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A Ministry Addiction.

Youth pastors all over the country claim to be victims. Our complaint is that we do too much, more often than we can handle. We believe there’s no escape from the cycle and that we need someone to come break it for us. The reality is that our cries for help are misguided.

The problem for a lot of us isn’t that we are overloaded by our senior pastors, or that our schedules are too burdensome. The problem is we are addicts. We are addicted to doing ministry and our addiction burns us out. Don’t get me wrong—ministry is amazing. I love it. But too much of a good thing becomes a bad thing. It becomes idolatry and that makes for sin.

I was 21 and active in four different ministries at four different churches. Needless to say I had bitten off more than I could chew. It’s not that I was doing evil things; I was doing ministry! The problem wasn’t my desire to do ministry. The problem was my ego. I wanted to serve every opportunity that came my way, no matter what the consequences to my health or school work. I was a Christian burnout and the cause wasn’t anything but me and my pride. Becoming addicted to ministry was me padding my ego. Here are three things I had to do to kick the addiction.

Confess that I couldn’t overcome it and give it up to a higher power.
Sin is sin and repentance is required to work towards restoration. I had to give my ministry addiction up to God in order for restoration to start. Remember, he is faithful and just and able to cleanse us of all unrighteousness.

Learn to say no.
Yes, it is possible, and people respect you for saying no. It’s not the end of the world if you say no, and most people won’t hold it against you if you’re working hard in the first place. Just don’t forget: No means no.

Tell people—and then ask them to hold me accountable.
I had to kick some of my Lone Ranger mentality to the side and enter into some accountability relationships.  So I confessed my problem to God and others and asked both for help. God doesn’t want us to go through this alone.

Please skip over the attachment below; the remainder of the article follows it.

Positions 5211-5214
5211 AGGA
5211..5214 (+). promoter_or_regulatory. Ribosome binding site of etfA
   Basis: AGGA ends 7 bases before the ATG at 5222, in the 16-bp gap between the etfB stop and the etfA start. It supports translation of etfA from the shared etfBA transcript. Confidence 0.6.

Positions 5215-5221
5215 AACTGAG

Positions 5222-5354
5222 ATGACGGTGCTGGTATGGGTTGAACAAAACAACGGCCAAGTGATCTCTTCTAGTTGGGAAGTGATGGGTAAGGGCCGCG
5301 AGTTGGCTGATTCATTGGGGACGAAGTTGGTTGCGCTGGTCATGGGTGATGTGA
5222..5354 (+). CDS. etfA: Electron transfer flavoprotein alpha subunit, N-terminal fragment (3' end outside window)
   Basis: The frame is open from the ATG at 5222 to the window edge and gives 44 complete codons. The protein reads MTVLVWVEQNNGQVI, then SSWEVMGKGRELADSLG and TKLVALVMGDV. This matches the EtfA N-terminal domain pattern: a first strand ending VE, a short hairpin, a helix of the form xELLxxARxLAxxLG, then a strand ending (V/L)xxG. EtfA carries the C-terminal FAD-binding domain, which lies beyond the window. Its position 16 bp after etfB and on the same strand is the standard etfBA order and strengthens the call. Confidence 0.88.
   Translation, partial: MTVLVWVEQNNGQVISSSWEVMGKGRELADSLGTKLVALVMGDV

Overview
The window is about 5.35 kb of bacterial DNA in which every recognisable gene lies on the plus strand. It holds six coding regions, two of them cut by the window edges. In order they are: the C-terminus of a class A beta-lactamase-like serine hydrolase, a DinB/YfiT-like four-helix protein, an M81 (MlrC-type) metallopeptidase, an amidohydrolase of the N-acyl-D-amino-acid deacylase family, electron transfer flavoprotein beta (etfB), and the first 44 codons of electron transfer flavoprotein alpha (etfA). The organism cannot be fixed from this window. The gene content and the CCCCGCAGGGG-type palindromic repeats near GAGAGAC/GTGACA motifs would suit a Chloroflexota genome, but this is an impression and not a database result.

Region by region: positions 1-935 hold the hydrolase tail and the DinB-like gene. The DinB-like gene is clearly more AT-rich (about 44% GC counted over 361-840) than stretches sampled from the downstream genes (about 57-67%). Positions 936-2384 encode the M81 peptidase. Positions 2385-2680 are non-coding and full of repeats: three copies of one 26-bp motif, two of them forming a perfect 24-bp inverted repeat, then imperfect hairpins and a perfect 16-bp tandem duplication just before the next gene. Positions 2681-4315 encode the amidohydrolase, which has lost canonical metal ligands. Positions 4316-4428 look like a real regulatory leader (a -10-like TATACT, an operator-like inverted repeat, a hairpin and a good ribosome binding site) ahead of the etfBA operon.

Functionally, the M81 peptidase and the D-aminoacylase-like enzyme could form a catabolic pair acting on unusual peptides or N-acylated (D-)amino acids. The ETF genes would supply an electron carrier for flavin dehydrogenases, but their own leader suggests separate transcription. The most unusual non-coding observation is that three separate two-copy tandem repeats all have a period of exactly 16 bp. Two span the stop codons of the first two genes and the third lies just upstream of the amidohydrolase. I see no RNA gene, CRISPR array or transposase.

Like any addiction, I still struggle with the temptation to do too much, and I bear some of the consequences of burning out still today. But these techniques have helped me, and I hope they can help you, too. Seek out people around you to keep you from harming yourself and your ministry. Let’s stop blaming other people for problems that we brought on ourselves.

2 thoughts on “A Ministry Addiction.

  1. Simon Bennett

    Thank you for this …..very helpful. Relationship with Jesus has to balance the buzz, the anointing that comes with ministry. I am an addict myself and stepping down now for 6 months, because on my own I was unable to maintain a balance . Thank you and best wishes to you.

  2. Michael Brown

    I resonate very much with this topic and appreciate this article. If we as leaders are “ministering” out of a need for appreciation, significance, purpose, love or any other need, then how can we hope to produce disciples filled with the selfless love of Jesus?

    We must minister out of a place of identity rooted in Christ, otherwise we will misrepresent Him in whatever we do. I don’t want to do the “Lord’s work” like the devil.

    Thanks again!

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A Ministry Addiction.

Get free weekly resources from us!
Get free weekly resources from us!
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